The stories of people taken by the overdose crisis come from every corner of the province. A forestry worker in the North who became addicted to painkillers for a workplace injury and then turned to street drugs. Friends celebrating after a wedding in the Interior. Suburban parents who left behind young children. Middle-aged men who were clean and sober for years.
We are in the most serious public health emergency this province has faced in decades. There is no limit to the suffering it has caused, with more than 1,700 families coping with the death of a loved one from overdose since January 2016.
We often hear about the devastating toll in Vancouver’s Downtown Eastside. But the crisis also affects people in the North, on Vancouver Island, in the Interior and in the Fraser Valley. It affects people from every type of family. Those living with poverty and homelessness. Those in suburban families and in rural communities. People who use drugs occasionally and those who are addicted.
As the new minister of Mental Health and Addictions, my first priority is to save lives immediately in the face of the overdose crisis. To get there and to build solutions, I am getting out and talking to people on the front lines of the crisis. I want to hear what’s working and what more is needed.
In my first days on the job, I visited the Downtown Eastside and Surrey, and I plan to visit other areas of the province in the coming weeks. I have heard deeply personal stories from everyday people struggling with addiction.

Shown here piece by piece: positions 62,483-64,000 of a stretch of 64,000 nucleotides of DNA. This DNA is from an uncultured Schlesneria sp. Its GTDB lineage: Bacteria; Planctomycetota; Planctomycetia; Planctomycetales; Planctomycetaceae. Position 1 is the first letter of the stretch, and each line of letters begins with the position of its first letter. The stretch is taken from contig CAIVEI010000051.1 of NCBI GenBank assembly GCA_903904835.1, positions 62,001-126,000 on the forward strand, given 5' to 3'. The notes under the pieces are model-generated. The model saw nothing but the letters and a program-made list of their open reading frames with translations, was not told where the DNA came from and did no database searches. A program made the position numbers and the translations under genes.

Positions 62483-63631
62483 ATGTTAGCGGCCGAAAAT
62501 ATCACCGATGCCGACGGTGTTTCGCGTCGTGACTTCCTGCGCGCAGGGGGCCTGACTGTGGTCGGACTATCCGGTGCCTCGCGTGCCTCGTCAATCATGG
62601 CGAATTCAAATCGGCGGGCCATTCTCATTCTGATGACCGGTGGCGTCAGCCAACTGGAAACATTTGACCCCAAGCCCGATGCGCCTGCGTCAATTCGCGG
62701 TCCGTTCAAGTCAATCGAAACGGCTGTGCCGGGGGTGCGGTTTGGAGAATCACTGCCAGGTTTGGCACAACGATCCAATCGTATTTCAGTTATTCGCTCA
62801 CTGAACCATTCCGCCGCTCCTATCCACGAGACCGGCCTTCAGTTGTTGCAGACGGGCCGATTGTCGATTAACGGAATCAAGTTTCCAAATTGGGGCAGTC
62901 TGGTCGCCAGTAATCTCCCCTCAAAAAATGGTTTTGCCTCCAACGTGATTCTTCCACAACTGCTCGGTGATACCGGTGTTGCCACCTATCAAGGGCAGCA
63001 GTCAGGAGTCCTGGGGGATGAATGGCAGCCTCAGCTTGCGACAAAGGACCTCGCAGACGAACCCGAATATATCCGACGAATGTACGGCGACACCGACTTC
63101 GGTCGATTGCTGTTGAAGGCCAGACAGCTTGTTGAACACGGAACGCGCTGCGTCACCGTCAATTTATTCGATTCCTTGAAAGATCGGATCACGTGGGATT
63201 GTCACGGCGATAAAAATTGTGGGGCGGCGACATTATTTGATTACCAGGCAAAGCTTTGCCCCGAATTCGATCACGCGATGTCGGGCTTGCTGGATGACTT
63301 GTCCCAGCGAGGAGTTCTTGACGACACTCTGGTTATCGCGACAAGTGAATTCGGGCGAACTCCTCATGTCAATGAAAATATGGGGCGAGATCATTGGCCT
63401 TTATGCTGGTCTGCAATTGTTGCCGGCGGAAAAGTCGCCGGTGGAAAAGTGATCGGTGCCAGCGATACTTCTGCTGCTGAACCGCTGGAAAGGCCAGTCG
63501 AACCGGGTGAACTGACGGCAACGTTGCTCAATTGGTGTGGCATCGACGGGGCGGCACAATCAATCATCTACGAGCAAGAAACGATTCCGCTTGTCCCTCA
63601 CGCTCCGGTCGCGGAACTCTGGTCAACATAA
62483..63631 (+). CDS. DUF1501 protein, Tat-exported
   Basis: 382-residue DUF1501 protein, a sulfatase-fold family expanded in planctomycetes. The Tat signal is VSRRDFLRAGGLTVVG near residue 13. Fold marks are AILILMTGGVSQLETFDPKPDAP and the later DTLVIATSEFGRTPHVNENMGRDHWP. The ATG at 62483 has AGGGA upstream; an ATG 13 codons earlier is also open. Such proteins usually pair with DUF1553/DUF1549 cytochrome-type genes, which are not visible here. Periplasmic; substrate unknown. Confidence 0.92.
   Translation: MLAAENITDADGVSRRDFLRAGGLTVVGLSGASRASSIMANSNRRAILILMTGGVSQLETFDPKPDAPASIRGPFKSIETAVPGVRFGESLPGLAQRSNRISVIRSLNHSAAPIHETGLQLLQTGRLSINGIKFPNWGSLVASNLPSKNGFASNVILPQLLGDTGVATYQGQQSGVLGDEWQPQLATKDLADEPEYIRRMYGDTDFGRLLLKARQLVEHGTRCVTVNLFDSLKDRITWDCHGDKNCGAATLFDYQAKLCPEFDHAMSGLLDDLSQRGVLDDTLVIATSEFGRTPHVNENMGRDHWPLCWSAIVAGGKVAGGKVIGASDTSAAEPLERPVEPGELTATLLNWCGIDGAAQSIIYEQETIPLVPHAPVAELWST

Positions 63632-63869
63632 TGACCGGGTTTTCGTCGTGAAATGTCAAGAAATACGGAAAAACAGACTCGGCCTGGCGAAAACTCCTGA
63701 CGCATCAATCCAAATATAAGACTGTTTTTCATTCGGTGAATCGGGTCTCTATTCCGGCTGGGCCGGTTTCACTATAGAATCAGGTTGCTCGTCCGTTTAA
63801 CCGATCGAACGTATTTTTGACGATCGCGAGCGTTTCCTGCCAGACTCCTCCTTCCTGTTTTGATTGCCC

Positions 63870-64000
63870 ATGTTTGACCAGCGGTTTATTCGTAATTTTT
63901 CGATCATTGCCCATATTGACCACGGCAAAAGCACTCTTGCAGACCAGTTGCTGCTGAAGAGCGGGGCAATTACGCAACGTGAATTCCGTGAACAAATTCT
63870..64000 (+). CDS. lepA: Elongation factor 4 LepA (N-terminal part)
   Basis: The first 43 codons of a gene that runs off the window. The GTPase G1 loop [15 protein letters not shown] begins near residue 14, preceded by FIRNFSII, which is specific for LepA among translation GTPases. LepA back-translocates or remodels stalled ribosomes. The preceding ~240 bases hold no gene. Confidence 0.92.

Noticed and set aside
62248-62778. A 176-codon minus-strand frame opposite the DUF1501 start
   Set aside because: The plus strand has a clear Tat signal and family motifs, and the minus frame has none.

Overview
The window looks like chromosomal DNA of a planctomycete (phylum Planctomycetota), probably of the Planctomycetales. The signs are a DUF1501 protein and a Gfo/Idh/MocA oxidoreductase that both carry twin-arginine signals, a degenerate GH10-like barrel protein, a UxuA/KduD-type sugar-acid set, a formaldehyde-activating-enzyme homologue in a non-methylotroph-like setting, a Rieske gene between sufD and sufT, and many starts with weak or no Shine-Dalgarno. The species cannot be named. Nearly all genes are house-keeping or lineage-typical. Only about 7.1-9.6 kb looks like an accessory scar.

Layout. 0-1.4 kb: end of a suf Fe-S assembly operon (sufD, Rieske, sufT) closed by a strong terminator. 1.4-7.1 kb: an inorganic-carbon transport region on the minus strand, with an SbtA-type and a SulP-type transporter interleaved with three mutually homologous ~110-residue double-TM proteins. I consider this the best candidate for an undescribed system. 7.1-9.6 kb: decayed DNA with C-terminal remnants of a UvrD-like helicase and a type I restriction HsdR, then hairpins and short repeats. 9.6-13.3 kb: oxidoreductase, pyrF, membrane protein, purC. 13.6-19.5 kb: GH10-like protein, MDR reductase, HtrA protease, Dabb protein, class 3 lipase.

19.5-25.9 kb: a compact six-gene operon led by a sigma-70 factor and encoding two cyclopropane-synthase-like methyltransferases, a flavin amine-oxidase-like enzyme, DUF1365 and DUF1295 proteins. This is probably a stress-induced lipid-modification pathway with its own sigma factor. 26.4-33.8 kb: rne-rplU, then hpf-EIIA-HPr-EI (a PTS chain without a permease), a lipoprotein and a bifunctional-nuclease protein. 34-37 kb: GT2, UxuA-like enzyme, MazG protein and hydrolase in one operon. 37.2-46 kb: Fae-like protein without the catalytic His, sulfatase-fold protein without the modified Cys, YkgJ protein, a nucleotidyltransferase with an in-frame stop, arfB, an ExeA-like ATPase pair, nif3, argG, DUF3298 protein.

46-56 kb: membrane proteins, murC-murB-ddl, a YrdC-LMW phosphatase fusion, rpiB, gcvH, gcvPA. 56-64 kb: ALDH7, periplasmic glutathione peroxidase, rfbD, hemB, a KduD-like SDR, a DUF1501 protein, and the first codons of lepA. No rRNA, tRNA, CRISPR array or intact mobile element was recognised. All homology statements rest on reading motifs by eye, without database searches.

It is for these people who are suffering all around the province and their families that we need to build a more seamless, continuous system for mental health and addictions.
I had the privilege to meet with first responders, health providers, staff and volunteers working in community agencies on the frontlines of this crisis. They give their heart and soul every day to improve services and save lives – and they have saved countless lives. For that, I thank them.
But we know the system overall is fragmented and uncoordinated, and people wait far too long for the treatment they need.
If you break your leg, you know where to go to get the help you need quickly. However, we don't have that same system if you are suffering from mental health issues or addictions – even though hundreds of thousands of British Columbians are suffering from such illnesses. We need a more effective system that focuses on prevention, early intervention, treatment and recovery – a system where you ask for help once, and get help fast.
We also need to look at underlying issues like stigma, poverty, homelessness and housing, and to work with First Nations leaders on the unique issues faced by Indigenous people who are so disproportionately affected by the overdose crisis.
We are working closely and collaboratively with partners and stakeholders, provincial ministries and all levels of government on both immediate and longer-term solutions. We have a whole lot more lives we need to save, and we’re getting to work to do just that.